Multilocus Genetic Analysis and the Assessment of Human Ancestry

By Beach, Daniel A. | Mankind Quarterly, Spring 2009 | Go to article overview

Multilocus Genetic Analysis and the Assessment of Human Ancestry


Beach, Daniel A., Mankind Quarterly


Social scientists almost universally subscribe to the notion that race is a social construct without a biological basis. In the second half of the twentieth century biological definitions of race were dismissed by professional groups as well as by a sizable portion of the general public. The shortage of convincing research evidence and a reaction to previous racist claims, with the accompanying history of inhumanity, resulted in the near absolute refusal to consider the possibility of a genetic provenance for race. Molecular genetic studies using analysis of multiple loci are reviewed, which identify clusters of genetic markers that consistently show an association with racial group membership. Applications of this research in the medical and forensic sciences are discussed, as well as implications for future investigations.

Key Words: DNA; Polymorphisms; Race; Human populations; Genotyping; Multilocus analysis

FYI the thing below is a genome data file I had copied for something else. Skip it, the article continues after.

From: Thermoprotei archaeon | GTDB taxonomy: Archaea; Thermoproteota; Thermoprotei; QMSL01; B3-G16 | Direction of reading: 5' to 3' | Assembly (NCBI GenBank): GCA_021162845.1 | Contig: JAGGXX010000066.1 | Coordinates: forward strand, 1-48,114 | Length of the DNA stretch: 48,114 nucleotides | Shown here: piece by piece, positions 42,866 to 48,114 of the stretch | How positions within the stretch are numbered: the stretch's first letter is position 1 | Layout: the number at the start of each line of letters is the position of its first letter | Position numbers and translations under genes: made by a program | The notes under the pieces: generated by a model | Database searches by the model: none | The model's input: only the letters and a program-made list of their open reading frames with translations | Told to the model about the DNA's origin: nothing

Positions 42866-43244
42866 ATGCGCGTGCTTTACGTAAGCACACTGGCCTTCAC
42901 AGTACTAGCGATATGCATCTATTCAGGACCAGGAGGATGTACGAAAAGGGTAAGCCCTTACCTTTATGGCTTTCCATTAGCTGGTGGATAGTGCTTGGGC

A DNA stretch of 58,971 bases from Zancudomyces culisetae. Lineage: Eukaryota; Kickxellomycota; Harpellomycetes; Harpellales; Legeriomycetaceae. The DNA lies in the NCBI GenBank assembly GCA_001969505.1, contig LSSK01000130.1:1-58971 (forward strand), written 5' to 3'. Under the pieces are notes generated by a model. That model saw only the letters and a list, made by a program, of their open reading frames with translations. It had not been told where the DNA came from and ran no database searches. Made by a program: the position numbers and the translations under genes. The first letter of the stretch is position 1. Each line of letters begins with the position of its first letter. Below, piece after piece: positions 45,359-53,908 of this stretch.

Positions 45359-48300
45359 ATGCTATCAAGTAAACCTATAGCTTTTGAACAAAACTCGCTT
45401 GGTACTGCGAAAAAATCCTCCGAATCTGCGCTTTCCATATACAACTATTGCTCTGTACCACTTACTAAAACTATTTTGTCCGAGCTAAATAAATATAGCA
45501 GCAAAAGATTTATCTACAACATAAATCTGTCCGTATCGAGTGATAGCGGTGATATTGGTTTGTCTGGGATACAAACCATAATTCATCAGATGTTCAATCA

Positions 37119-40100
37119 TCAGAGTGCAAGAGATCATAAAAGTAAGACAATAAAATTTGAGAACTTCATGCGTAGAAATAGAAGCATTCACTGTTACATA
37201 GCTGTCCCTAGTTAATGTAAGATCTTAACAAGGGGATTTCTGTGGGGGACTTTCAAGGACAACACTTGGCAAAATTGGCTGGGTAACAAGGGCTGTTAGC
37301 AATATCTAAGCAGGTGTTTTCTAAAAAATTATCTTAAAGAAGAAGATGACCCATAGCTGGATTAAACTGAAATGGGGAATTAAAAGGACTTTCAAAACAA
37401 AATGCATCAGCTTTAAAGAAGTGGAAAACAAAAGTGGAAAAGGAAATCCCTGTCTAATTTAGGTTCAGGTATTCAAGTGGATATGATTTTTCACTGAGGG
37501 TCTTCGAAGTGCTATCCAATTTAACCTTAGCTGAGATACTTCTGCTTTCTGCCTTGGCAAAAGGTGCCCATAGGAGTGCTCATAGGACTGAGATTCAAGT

The subject of race can be a minefield of sensitivities, subtleties and miscommunication. Opinions and hypotheses about the nature and features of race quickly can be misinterpreted as an attack that must be defended. Yet, as Thomas Jefferson (1801) observed, "Every difference of opinion is not a difference of principle." Belief in the inherent dignity of all human life need not be set in opposition to the scientific examination of the variations of that life. Our human family, intrinsically bound together by history and biology, is a legitimate subject of scientific inquiry. The nature of that inquiry changes as new tools for scientific research emerge from advancements in research technology. The Human Genome Project, which mapped human DNA, offers new methodologies to answer old questions regarding the contributions of genetics to the understanding of human ancestry.